Event planning is a term that comes under the heading of User Experience Design. It is one of the significant aspects of managing and hosting events. Event planning refers to marketing, branding, hospitality, ambience, and even logistics. Seating arrangements and an amicable environment all come under event planning.

The exact definition can refer to the planning and managing of any event. However, in the context of user experience design, it refers to marketing and sales events. Notably, those events in which products or services are either showcased debuted or sold. Corporate meetings with external buyers/sellers and dealers also come under this heading. Worldwide event planners are making use of UXD to enhance the premise of their events.

For example, a meeting with another company seeking shares requires user experience design. The company’s representatives should come to a pleasant environment with excellent ambience. The seating arrangement should be sufficient for every individual. Hospitality should be pitch-perfect, and every member should have the necessary supplies. The supplies can include laptops, projectors, pens and papers, and other staple items.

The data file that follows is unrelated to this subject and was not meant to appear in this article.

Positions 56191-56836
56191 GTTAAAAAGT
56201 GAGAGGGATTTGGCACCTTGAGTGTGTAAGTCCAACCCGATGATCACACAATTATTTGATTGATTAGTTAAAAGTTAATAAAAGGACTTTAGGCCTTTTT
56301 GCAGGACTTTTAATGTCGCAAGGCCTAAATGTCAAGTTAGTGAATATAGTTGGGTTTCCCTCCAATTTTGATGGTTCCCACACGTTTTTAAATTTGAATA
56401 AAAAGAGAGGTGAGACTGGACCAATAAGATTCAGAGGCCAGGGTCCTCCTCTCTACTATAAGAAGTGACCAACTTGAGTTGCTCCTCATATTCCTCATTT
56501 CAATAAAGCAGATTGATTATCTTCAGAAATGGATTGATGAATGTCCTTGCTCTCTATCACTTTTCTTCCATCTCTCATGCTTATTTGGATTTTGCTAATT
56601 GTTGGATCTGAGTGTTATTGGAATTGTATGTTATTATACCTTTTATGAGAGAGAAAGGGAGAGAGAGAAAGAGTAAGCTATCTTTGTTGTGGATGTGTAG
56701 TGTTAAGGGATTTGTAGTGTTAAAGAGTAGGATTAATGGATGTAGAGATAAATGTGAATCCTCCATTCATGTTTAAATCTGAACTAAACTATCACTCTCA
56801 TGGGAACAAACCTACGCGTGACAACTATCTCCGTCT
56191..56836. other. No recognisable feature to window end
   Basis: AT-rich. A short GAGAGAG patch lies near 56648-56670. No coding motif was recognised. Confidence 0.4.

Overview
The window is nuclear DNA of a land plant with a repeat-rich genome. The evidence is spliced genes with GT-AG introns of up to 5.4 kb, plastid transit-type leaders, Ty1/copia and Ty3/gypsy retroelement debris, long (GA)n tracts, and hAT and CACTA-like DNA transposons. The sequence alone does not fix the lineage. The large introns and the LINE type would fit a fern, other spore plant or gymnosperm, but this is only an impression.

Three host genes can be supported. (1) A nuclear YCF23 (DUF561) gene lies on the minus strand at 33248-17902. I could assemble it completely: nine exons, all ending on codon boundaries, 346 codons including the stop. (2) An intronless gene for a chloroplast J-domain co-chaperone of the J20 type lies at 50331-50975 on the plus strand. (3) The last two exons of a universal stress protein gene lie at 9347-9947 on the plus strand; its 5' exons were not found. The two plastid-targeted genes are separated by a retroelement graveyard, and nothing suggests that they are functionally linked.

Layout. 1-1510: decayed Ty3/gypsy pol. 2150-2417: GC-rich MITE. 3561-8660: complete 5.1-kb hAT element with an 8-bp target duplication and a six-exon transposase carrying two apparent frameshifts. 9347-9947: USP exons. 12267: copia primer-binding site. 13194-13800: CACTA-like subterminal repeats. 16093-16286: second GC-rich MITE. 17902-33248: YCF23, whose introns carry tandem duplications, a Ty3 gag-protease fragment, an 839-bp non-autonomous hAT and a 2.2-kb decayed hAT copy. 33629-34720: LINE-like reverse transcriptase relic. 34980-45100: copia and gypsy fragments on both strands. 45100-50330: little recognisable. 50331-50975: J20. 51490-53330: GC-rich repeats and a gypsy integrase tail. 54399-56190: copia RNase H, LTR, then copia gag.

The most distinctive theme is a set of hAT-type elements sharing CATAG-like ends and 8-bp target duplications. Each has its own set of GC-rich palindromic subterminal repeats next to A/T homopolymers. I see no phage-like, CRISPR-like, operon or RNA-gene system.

The future of experience design in terms of Event Planning:

Experience design has seen many developments in the past few years. New and improved strategies are being devised to bridge the gap between customer and provider. Sellers are hiring user experience design experts to maintain good repute and to create hospitable environments.

The most recent development and the most commonly used is journey mapping. This is a highly advanced technique. It requires mapping out a pathway for the service providers to interact with the people. UXD experts will start by estimating the interests of the target audience.

Then, they will map out a journey for their clients to connect with their customers. Moreover, it is a UXD expert’s job to make sure every step is as economical as it can be. In simpler terms, every action taken by the client should be optimized for maximum output.

Journey mapping for Event Planners:

For event planners, journey mapping can work wonders. It’s a great event strategy that gets you organized. Journey mapping not only helps the client connect with the users, but it also works the other way around. User interaction with the client through telecommunication is a great user experience design strategy. Call centres and feedback cards are two examples of these.